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Figure 8: Tables in the Zenoss 4 zenoss_zep database

The main tables are now event_summary and event_archive but the structure is more complicated. Some of the data is held in separate tables with pointers to them from the main tables. These include:

agent event_class event_class_key event_group event_key monitor Event Management for Zenoss Core 4 Skills 1st Ltd 1 February 2013

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The details of the event_summary table is shown below. The event archive table is very similar with just the two fingerprint_hash fields omitted.

Figure 9: Fields in the event_summary table in Zenoss 4

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The eagle-eyed will also spot that some of the field names have changed from those in Figure 5. eventClass in the old version becomes event_class in V4; firstTime in Figure 5 becomes first_seen in the later version - and there are a number of other similar, subtle changes. As mentioned above, some of the data is held in separate tables so agent_id, event_class_id, event_class_key_id, event_group_id, event_key_id and monitor_key are links to separate tables with the corresponding data. Some data has changed fairly subtly:

Old evid eventState eventClassMapping severity stateChange firstTime lastTime count facility priority ntevid ownerid clearid

New uuid status_id event_class_mapping_uuid severity_id status_change first_seen last_seen event_count syslog_facility syslog_priority nt_event_code current_user_uuid / current_user_name clear_fingerprint_hash / cleared_by_event_uuid

All references to the device have changed significantly. device is replaced by the four fields, element_uuid, element_type_id, element identifier and element_title whilst the component field is replaced by element_sub_uuid, element_sub_type_id, element_sub_identifier and element_sub_title. dedupid has become fingerprint and fingerprint_hash. Other fields with device context such as prodState, DeviceClass, Location, Systems, DeviceGroups, ipAddress, monitor and DevicePriority will now be found from the tags_json field; they are also available in the event details. Prior to Zenoss 4 there was a separate log table whose role is now taken by the notes_json field of the event_summary table. Event details rather than being in a separate table, are now reached from details_json. update_time has been added - the last time an event was updated.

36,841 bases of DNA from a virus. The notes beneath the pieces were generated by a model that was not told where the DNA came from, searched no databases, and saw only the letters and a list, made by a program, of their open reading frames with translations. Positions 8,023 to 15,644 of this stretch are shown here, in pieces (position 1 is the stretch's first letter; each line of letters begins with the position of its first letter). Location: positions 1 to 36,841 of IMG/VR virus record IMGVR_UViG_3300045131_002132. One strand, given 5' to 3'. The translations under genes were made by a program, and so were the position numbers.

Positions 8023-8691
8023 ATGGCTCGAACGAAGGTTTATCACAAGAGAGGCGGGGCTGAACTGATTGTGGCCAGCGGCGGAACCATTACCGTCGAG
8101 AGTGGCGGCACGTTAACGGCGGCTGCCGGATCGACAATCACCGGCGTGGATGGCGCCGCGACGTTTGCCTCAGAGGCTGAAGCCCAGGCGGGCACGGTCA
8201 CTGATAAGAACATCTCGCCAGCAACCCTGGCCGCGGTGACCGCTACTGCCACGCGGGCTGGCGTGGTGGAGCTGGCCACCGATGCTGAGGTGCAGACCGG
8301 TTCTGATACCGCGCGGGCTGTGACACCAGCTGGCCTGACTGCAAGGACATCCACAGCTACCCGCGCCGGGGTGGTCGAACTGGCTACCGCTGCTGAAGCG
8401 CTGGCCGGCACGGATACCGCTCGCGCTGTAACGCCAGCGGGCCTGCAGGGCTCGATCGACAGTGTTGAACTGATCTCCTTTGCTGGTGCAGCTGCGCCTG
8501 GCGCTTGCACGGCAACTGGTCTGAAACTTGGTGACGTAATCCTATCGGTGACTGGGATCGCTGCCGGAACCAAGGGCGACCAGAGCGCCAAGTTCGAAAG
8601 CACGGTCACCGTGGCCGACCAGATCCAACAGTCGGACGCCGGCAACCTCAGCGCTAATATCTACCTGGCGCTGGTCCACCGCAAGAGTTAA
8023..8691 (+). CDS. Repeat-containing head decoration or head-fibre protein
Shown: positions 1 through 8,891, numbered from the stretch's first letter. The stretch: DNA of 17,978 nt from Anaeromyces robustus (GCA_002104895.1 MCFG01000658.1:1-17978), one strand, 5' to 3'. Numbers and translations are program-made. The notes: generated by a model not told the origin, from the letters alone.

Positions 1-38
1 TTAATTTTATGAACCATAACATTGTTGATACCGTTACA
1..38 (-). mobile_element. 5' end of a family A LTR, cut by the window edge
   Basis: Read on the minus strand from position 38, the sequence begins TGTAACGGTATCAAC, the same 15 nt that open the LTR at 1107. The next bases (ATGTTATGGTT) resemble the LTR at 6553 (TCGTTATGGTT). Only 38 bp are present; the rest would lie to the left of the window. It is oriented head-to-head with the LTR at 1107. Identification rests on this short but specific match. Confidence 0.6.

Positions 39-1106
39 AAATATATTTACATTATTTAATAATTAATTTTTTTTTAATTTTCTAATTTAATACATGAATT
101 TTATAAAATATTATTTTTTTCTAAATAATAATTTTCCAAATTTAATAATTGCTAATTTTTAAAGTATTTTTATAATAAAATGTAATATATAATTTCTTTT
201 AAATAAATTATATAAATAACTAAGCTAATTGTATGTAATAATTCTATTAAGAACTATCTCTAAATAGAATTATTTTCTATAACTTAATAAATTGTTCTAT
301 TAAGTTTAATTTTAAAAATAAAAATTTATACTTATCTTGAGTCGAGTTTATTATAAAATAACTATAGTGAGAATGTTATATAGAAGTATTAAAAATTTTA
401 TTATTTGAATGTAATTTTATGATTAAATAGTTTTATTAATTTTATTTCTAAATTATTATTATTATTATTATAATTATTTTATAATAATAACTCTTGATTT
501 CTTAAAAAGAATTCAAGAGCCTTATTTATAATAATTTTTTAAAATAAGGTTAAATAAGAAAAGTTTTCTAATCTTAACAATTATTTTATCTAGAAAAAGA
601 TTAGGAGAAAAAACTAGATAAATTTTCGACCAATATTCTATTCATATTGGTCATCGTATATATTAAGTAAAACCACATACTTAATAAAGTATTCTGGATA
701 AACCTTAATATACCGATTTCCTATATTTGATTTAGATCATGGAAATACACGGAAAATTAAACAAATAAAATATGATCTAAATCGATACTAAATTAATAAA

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suppid (which was never used) has disappeared in the Zenoss 4 schema. manager has also disappeared from Zenoss 4. These tables are created by the files in $ZENHOME/share/zeneventserver/sql/mysql.

Figure 10: Part of the 001.sql file that defines MySQL tables in the zenoss_zep database for Zenoss 4

Some of these event fields are particularly pertinent depending on how the event was generated:

Syslog events populate the facility and priority fields Windows events populate the ntevid field SNMP TRAPs populate at least community and oid fields in the event detail. They also use the event detail to provide any variables passed by an SNMP TRAP. The agent field denotes which Zenoss daemon generated or processed the incoming event; for example, zentrap, zeneventlog, zenping .

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Fundamentally Zenoss administrators should not be accessing the zenoss_zep database directly. Zenoss have provided an internal event mapping so that, largely, administrators can continue to use the same event attribute names as have been used previously. This event proxy mapping will be discussed in more detail later. In general, this paper will use the old names unless explicitly stated otherwise. If you do need to access event data in the database tables, perhaps for reporting on events, it is possible with the JSON API (also more on this later).

2 4 #e$ event daemons


Prior to Zenoss 4 most of the work of processing an event was performed by the zenhub daemon which also has lots of other roles to fulfil. Event processing could become a severe bottleneck. Zenoss 4 has introduced several new subsystems and daemons to dramatically improve the throughput of event processing.

2 4 1 %abbitM&
A Message Queueing architecture has been implemented to speed up processing and to offer an API so that Zenoss and other application providers can interact with events. It is also used by the new Job architecture. It uses the Advanced Message Queueing Protocol (AMQP) standard, and the open source RabbitMQ implementation in particular, for the event pipeline. When Zenoss is installed the RabbitMQ subsystem is also installed and configured with a vhost of zenoss, user zenoss, password zenoss. The rabbitmqctl utility can provide information about the state of the MQ environment; note that rabbitmqctl commands must be run by the root user.

Figure 11: Using the rabbitmqctl utility to show queues for the /zenoss vhost

An easy way to see queues building up is to temporarily stop zeneventd and the rawevents queue will then build rapidly. 20 Event Management for Zenoss Core 4 Skills 1st Ltd 1 February 2013

rabbitmqctl on its own or with insufficient arguments provides the usage help. rabbitmqctl report gives a good overall view of the subsystem. If the Zenoss server is renamed then you must clear and rebuild queues before the zenhub and zenjobs daemons will restart. To resolve this, issue the following commands as the root user (although any data queued at restart time will be lost):